My mother used to tell us that the "squeaky wheel gets the grease." As the oldest of eight children, she would know. Competition was stiff for new clothes, the family car on a Friday night, the last piece of pie, let alone parental attention. Through years of refinement, she perfected the combination of sheer word volume, enthusiastic assertiveness and strong opinions to get what she wanted. Needless to say, when my mother enters a room, she leaves her mark.
The mother's movement has the right mix of elements to secure social change: inter-generational history, visionary organizations, charismatic leaders, ground-breaking research, compelling message, intrigued media, thoughtful commentary and most important of all, millions of people who would benefit. But to truly achieve equal rights for women in the home, workplace and community, it needs to make some serious noise.
The movement needs to hire a massive sales force of sorts. It needs grassroots organizers building influence in places of power at every level: halls of government, boardrooms of businesses, newsrooms of media, auditoriums of academic institutions and libraries of communities. A qualified employee exists wherever there is a baby on a breast or a toddler in pre-school. New mothers are not only perfect spokeswomen, skilled at multi-tasking, perceptive leaders and well-networked, they are available. We simply need the money to hire them on their terms.
Here is where the social movement transforms into an economic initiative by offering the ultimate flexible work option package. Compensation might look something like this: Twenty-five dollars to host a book group on the latest motherhood memoir. Fifty dollars to organize a forum on movement issues like the need for high quality and affordable child and health care. One hundred dollars to edit a local newsletter and two hundred dollars to the writers and poets documenting the motherhood experience. Five hundred dollars to launch a media campaign recognizing businesses spearheading family-friendly policies. One thousand dollars to organize a letter-writing campaign on key legislative initiatives. Five thousand dollars to run a mother's resource center.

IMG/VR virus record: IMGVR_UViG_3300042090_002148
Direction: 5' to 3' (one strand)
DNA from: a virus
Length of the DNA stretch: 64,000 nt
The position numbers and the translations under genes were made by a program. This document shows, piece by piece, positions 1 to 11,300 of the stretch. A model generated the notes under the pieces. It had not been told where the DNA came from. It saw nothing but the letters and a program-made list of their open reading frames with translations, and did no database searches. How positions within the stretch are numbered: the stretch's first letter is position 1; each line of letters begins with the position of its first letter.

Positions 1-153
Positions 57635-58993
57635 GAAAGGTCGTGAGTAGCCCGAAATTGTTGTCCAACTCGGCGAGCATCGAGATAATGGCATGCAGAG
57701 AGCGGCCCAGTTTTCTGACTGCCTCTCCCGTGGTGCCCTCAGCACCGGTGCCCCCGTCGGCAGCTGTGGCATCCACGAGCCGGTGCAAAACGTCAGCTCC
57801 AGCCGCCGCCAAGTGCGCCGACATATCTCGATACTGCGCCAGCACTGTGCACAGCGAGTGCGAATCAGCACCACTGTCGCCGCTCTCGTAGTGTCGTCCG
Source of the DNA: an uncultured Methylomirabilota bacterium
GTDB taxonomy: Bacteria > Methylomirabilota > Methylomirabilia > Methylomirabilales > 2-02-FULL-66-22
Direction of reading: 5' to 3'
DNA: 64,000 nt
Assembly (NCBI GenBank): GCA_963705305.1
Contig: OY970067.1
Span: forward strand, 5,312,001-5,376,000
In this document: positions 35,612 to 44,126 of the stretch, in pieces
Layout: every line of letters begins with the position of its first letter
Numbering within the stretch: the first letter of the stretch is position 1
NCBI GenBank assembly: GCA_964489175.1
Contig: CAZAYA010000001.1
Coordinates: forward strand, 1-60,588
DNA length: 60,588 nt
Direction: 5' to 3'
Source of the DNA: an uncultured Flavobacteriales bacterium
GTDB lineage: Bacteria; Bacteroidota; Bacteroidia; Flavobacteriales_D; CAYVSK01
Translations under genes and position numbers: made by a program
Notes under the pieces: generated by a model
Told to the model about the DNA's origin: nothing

Mothers are already doing these things -- let's just pay them for their time, whether that is two hours of naptime or two mornings of pre-school time. Through paid volunteerism, the movement could put a squeaky wheel in every community and women could pocket a paycheck. This isn't just an altruistic handout, although it would boost morale. It comes down to a change in the times. Although volunteerism is still an important civic duty in our country, the reality is that our society has become work-centered. A majority of women return to work after having children for various reasons from income to self-worth and we can't expect them to volunteer on top of it. The same offer should apply to stay-at-home moms who have their own set of taxing responsibilities. Besides, the movement should walk the talk and lead by example. If we want success, we have to buy it.
Both the far out and the practical would finance the movement's "grassroots grants fund:" Celebrities featured in People Magazine's Babies of the Year issue would host a fundraising benefit. Businesses selling goods from baby food to strollers would commit a percentage of proceeds. Investments from the public sector would be billed as workforce retraining and sustainable economic development. Academic institutions would sponsor educational or professional development components. Fees for events, subscriptions to newsletters and revenues from "how to organize" manuals and trainings would generate respectable numbers. Finally, I don't need to describe our gender's prowess in running raffles, fundraising dinners and bake sales.
Certainly, I have left out a million details on how this would work. I have sidestepped the enormous administrative and legal challenges. I have neglected to mention any of the organizations that are leading the charge and how they might collaborate. And I have avoided the possibility of chaos on the ground -- messages mangled, co-opted or uncoordinated, events that flop or deadlines missed due to a sick child. But the risk of mishap seems worth it against the inspiring of thousands of actions to forward the cause. To me, it resembles the minor scrapes and bruises my toddlers sustained when they learned to walk.
The point: There is a vast untapped resource in mothers that will work for the cause if they could make a living at it -- or at least support the monthly diaper bill. The movement needs a mom's network in every community that goes beyond providing daily support for the mothering experience and playgroups, but one that is united in and paid for the roll-up-your-sleeves work of the cause. If the movement's advocates are serious about being successful, they need to reinforce with cash what the leaders have told us -- that motherhood makes us smarter and leadership begins at home.
My mother met her match with her three daughters. Not only did we inherit her ability to bend an ear, we had a generation's worth of cultural shifts on our side. But as a movement, skills and progress are not enough to get our way. Today's mothers may appreciate increased equality as well as recognize how much work still needs to be done. Their drive to play a role, however, is lost in the daily demands on their time and ambitious expectations from families, workplaces and communities. Seed money may provide the offer they can't refuse.
mmo : september 2006